It’s no surprise that the word “risky” is often used to describe the behavior and health of people in the porn industry — having sex with multiple partners isn’t the safest thing to do after all. So it made sense when a spate of HIV cases allegedly linked to the industry prompted California lawmakers to pass a mandate for condom use in porn.

Yet porn stars are already frequently tested for STDs. What’s more, the porn industry has some of the lowest rates of HIV transmission when compared to other populations. What gives? Can mandated statewide condom use really have an impact on porn stars' health?

Government Regulation in the Porn Industry

The "Safer Sex in the Adult Film Industry Act," commonly known as Measure B, was passed into law in 2012 after several reports of HIV outbreaks in the porn industry rose to the surface.

Among these were veteran porn star Mark Wallice, a known intravenous drug user, who had reportedly hidden his HIV-positive status for two years. Adult Industry Medical (AIM), the porn-industry’s go-to STD testing clinic, didn’t diagnosed Wallice until 1998 — he had already infected seven women. Rumors had it that he was able to produce negative tests by handing over fake results, which then allowed him to keep working.

Then in 2004, AIM diagnosed porn star Darren James with HIV after he filmed an internal ejaculation scene involving unprotected anal sex, known in the industry as “AnalCremePie.” Prior to his infection, James only tested twice a month (this was before testing became mandatory) as well as the day after returning from a trip to Brazil. Ernest Greene, porn director and former chairman of the board at AIM, told Medical Daily , adding that “he worked the next two weeks with a clean test when he was [actually] infected.” He subsequently went on to infect four women. Over the next five years, the porn industry saw a total of 22 HIV cases emerge among industry performers, according to the Associated Press.  

The reason James (and likely others) received negative results was due to the test he took. A PCR (polymerase chain reaction) test, which is the industry standard, takes about two weeks to show HIV is present in the bloodstream. Not only does this test look for the actual virus (as opposed to only antibodies), but it is also among the fastest tests to report HIV status.

Advocates for consistent condom use, including Michael Weinstein, president of the Los Angeles-based nonprofit AIDS Healthcare Foundation (AHF), and the L.A. County Medical Association, argue these wait times are the exact reason there should be mandatory condom use on porn sets. They believe Measure B, which mandates condom use in all vaginal and anal scenes, would help stop the spread of disease even though there’s no evidence the law has had its intended effect or ever will.

“In 2012 in Los Angeles with Measure B and with our initial polling for this measure, voter sentiment favoring safer sex in adult films is clear — unlike most politicians, voters are not squeamish about this issue, seeing it as a means to protect the health and safety of performers working in the industry,” Weinstein said in a September press release announcing the introduction of new safety standards set to go to voters in 2016.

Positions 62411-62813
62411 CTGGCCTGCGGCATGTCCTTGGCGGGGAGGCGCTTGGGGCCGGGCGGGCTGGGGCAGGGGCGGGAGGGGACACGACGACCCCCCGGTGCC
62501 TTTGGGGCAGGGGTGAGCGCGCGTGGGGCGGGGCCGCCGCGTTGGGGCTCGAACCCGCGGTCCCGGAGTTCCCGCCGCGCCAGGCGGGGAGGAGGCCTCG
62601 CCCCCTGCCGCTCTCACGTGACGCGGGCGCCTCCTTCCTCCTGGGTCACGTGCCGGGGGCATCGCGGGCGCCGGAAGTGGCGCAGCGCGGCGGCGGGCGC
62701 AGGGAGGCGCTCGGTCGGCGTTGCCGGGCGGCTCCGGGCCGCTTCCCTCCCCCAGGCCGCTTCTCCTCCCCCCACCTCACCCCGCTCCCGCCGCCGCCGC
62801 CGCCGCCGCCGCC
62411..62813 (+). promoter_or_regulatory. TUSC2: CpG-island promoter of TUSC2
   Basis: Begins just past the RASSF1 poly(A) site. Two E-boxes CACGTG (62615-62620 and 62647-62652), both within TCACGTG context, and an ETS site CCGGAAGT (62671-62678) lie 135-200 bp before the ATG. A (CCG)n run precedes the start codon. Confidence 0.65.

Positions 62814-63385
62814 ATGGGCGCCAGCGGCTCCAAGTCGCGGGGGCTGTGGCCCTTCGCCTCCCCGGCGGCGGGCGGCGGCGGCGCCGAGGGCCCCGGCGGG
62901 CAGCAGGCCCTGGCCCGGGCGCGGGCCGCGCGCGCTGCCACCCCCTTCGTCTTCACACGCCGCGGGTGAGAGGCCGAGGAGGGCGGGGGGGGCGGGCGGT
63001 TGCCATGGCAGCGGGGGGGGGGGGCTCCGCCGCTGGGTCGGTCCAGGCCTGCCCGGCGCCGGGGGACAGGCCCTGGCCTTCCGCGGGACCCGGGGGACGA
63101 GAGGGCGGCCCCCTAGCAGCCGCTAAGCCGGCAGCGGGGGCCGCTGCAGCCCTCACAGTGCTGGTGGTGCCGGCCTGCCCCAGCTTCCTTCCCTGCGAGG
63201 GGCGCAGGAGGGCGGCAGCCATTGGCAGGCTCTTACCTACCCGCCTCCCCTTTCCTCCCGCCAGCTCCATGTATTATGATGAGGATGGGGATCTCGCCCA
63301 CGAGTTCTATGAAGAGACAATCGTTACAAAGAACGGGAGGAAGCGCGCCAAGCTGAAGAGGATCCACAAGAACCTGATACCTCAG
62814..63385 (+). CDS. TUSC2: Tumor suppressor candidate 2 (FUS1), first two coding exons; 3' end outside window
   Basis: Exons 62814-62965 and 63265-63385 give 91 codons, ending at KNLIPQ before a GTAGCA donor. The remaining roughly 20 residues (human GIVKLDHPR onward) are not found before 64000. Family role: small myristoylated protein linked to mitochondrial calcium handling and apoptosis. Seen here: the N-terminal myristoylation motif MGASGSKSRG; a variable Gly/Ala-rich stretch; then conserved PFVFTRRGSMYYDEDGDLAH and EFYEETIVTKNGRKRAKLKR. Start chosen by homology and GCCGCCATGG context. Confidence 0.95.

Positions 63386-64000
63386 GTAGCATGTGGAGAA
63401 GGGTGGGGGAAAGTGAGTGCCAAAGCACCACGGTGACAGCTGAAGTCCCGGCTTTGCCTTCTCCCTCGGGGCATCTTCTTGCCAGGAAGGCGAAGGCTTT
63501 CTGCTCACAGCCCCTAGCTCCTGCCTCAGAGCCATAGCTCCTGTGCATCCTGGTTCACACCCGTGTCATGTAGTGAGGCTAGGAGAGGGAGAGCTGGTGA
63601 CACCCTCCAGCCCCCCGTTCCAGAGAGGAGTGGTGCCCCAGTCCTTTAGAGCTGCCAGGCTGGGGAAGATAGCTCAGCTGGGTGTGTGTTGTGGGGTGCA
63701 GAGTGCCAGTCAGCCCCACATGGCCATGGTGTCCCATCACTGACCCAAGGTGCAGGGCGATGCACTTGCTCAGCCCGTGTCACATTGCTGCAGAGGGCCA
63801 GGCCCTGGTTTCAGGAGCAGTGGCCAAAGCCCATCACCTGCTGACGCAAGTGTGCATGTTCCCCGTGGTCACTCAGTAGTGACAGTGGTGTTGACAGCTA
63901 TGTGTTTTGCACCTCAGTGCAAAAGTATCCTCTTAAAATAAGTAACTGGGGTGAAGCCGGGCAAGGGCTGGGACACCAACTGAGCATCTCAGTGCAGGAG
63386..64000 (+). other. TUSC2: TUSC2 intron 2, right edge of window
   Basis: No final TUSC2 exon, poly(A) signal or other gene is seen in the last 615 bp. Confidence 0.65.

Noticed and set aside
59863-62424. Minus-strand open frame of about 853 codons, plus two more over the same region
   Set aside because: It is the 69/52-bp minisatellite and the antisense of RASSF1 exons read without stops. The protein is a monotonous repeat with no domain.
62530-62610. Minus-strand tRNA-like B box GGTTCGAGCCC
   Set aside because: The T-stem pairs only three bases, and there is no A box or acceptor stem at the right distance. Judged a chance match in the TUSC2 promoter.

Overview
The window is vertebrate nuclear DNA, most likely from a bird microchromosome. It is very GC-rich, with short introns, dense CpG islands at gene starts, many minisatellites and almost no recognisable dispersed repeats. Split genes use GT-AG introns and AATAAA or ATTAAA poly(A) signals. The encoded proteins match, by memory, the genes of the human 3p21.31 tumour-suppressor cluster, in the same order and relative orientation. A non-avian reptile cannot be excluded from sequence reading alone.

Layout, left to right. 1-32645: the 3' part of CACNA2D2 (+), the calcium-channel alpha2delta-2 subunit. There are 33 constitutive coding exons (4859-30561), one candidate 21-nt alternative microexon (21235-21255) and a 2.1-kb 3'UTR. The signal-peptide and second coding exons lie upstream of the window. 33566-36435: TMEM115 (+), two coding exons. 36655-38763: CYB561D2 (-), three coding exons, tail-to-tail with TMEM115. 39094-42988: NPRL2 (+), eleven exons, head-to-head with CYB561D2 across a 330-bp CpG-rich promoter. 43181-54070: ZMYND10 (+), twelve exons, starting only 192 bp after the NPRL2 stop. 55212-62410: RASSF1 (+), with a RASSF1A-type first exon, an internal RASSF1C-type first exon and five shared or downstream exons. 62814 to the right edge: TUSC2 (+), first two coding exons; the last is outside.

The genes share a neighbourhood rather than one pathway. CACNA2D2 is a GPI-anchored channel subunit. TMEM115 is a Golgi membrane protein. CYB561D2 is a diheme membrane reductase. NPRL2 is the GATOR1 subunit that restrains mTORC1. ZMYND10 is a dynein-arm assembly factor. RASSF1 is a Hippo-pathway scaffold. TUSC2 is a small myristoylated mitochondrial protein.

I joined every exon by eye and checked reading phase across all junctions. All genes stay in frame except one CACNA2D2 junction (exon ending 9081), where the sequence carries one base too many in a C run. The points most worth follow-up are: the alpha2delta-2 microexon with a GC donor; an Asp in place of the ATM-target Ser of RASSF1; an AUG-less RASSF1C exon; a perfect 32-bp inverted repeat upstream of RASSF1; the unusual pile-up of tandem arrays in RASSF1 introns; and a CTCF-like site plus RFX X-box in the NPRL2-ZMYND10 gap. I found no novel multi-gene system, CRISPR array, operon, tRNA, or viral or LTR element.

The two initiatives, proposed by California’s Division of Occupational Safety and Health Standards (Cal/OSHA) and the AHF, would not only require production companies (the employers) to provide condoms and porn actors to use them, but they'd also introduce "new enforcement mechanisms to ensure pornographers comply with existing workplace regulations."

Condoms on table. Paul Keller, CC BY 2.0

But to some, these regulations creep into infringement on freedom of expression. “This isn’t regulation, this is a complete shutdown of adult production,” said Diane Duke, CEO of the Free Speech Coalition (FSC), a trade group for the adult entertainment and pleasure products industry, in a press release. “Asking adult performers to wear goggles is up there with asking ballerinas to wear boots. It does not only not match the threat and it effectively prohibits production in California.”

Behind-The-Scenes of Porn: STD Testing

From 1998 until just before Measure B was passed, AIM had tested roughly 1,200 porn actors for HIV and other STDs once a month, every month. Results would then come in as early as 14 days later; actors then brought these records to set in order to prove they were clean, Greene said.

Then in 2013, three performers — Cameron Bay, her boyfriend Rod Daily, and a third actor whose identity remains unknown — were found to be HIV-positive. There was nothing to indicate the transmission occurred while filming porn (even as the news caused a media hailstorm), Christian Mann, general manager of Evil Angel Productions, told ABC News. In fact, he said he believed we discovered they were infected because of adult industry testing protocols.

Nevertheless, the three cases prompted the FSC to announce new rules for monitoring STDs on-set. These included mandatory STD testing every 14 days rather than every 28 days — not only for HIV but also for chlamydia, gonorrhea, syphilis, hepatitis B and C, and trichomonal infection. Furthermore, porn actors were now mandated to get tested every 14 days rather than every 28.

These rules were set despite the fact there hasn’t been a single on-set transmission of the disease in 10 years (2004 to 2014), according to porn star James Deen. In an interview with The Daily Beast, he stressed that it’s been “irresponsible behavior off-set” that has caused every HIV case in the industry since the current law was passed. “There hasn’t been a single transmission on set. You can’t do better than zero,” he said.